To you, my friends

The last six years or so I have found to be really quite tough, on the whole. The toughest years of my life so far, to be honest. At times I’ve really struggled quite profoundly. When dad died in 1998; as we moved to Inverness and away from established support networks; as my health declined (and to be honest, at times I let it: it was easier to cope ill at times, than well).

I’m struggling just now, wrestling with God, and myself, about what to do next, where to go. I don’t find life easy if I can’t see the big picture of where I’m heading. I’m a maps person; I like to see the big picture. But for the first time in my life I’m standing at the edge of the map. I can’t see what’s coming next. I’m both excited and terrified. I’m not sure I’ve got the capabilities or the self-confidence to pull it off (whatever ‘it’ is!). And yet, at the same time, I think I probably do, I just don’t believe in myself enough just now.

What’s got me through all of this so far has been a combination of God, Jane, my family and my friends. Oh, and lots of heavy metal!

I spoke with two friends on the phone this evening. I’d come out from (not ‘at’!!) a church Area Council meeting where we’d been discussing the Windsor Report (and I mostly listened) and for some reason (probably known only to my unconscious) I rang a couple of friends, as I sat in the car outside the cathedral.

Like most people I don’t keep in touch with my friends nearly enough. And yet, when I do get in touch — a phone call after many months, or an email out of the blue — I feel more alive, more connected, more myself, and feel that there are more possibilities.

So if you’re my friend and you’re reading this, please know that I love you. And thanks for being my friend, you mean more to me than (probably) we both realise.

(p.s. in case you’re worried, this isn’t a suicide note! (a) There are just some things that don’t get said often enough; (b) having a deadline of eight months to decide on my future doesn’t half focus the mind on realising the things that are important; and (c) read (a) again, it’s important.)

Returning to normal

Dining Room

Things are slowly returning to normal at Potting Shed HQ. Today we got our dining room back (left) … albeit that it is now harbouring Mum’s PC while it undergoes a full reinstallation of Windows.

James has been upgraded from a futon mattress on the dining room floor to a double bed in the guest room, while Joinee Hazel (#1) and Jo (from Devon) are leaving this evening, and have kindly stripped their beds.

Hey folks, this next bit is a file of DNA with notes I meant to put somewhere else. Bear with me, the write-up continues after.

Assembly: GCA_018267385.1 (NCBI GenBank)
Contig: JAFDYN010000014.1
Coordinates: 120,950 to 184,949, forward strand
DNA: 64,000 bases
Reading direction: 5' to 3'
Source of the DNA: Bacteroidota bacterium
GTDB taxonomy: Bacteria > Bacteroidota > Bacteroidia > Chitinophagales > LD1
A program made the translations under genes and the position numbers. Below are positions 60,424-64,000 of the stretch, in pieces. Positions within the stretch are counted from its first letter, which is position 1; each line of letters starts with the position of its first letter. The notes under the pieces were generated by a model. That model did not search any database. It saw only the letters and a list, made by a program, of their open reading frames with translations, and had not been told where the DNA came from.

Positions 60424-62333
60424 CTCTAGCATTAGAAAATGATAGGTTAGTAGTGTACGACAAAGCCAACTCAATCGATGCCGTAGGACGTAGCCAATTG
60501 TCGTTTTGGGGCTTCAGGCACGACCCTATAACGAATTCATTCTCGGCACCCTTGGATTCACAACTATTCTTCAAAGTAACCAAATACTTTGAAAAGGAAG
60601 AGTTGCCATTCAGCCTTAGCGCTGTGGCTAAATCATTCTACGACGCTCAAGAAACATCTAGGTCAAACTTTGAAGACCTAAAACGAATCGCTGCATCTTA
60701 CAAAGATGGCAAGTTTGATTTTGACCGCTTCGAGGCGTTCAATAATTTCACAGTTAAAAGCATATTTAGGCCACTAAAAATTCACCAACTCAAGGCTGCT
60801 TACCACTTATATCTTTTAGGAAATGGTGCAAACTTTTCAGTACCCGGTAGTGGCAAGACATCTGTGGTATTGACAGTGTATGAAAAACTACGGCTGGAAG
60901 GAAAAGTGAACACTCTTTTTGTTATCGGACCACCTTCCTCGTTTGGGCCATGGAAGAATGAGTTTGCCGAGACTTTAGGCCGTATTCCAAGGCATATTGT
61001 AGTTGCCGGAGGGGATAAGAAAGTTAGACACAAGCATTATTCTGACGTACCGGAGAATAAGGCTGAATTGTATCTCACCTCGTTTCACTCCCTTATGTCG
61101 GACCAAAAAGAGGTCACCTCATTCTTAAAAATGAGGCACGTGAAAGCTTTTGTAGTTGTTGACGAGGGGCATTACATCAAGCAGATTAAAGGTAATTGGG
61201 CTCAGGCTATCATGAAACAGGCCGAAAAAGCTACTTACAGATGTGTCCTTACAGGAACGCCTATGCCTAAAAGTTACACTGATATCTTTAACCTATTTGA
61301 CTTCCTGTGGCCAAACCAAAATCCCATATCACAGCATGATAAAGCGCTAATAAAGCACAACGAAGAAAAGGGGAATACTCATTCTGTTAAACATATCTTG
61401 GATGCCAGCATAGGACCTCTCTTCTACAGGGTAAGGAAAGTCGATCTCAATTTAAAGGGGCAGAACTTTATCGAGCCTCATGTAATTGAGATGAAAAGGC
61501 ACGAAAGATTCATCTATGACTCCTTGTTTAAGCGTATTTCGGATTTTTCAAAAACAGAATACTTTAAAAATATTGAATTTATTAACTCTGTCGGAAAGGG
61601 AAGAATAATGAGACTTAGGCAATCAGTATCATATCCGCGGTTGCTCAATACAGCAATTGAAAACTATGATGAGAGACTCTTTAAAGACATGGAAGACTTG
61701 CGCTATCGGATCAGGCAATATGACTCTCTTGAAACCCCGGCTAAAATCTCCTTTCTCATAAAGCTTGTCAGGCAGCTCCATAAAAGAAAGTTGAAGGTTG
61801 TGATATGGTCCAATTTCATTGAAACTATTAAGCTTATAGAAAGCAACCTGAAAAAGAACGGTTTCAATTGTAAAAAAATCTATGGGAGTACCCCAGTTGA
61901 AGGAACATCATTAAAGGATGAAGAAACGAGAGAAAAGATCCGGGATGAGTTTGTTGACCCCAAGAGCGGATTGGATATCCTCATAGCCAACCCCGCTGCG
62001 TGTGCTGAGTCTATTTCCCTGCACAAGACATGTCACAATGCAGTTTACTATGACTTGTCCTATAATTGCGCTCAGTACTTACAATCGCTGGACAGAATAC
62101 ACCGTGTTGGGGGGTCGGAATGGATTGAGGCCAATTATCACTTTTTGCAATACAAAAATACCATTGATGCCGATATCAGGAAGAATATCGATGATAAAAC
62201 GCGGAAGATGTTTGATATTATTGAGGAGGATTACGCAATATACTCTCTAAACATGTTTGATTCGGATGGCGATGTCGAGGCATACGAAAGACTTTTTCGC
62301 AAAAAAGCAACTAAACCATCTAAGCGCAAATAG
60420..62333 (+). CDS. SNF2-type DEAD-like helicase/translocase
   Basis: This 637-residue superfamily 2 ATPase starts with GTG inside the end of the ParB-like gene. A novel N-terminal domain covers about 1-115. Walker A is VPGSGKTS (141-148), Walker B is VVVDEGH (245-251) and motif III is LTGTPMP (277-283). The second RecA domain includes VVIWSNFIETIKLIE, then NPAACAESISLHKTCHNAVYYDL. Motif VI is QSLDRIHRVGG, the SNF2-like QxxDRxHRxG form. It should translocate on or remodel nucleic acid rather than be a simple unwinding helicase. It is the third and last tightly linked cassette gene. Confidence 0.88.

It’s been great fun having so many people to stay. I’ll really miss it when they all go; I already miss Steve and Cath (TSP!) being here — their daily routine, the gig in the evening, but most of all their friendship and laughter.

This festival has reminded me a little of when I lived at the Shaftesbury Society‘s Lansdowne Centre in Bermondsey, London SE1. There were around 14 of us living there, and I loved it. I had my own space when I needed it, and community when I needed that too. We all mucked in together, cooked for one another, prayed and played with one another.

Good friends, good memories, and as much cleaning as I wanted! What a perfect way to live, in Christian community.

Village life

We have a couple of friends staying just now for the festival: James I’ve already mentioned, plus joinee Hazel (#1) and her friend Jo, from Devon.

This evening, when they returned from various shows in town, we were joking about how Jo must find this big city a real culture shock from her Devonshire village. I asked Jo if she found it unusual that she didn’t have to buy all her clothes and groceries from only one shop; the implication that most village shops are multi-purpose. You can buy your underwear, and your washing-up liquid from the same place. Or crockery and biscuits. Or board games and yoghurt.

But as I began to think about it, I began to realise that that’s Tesco! Tesco is like a giant village shop from 20 years ago. But with more trolleys. And now Tesco is the size of a small village! Very odd.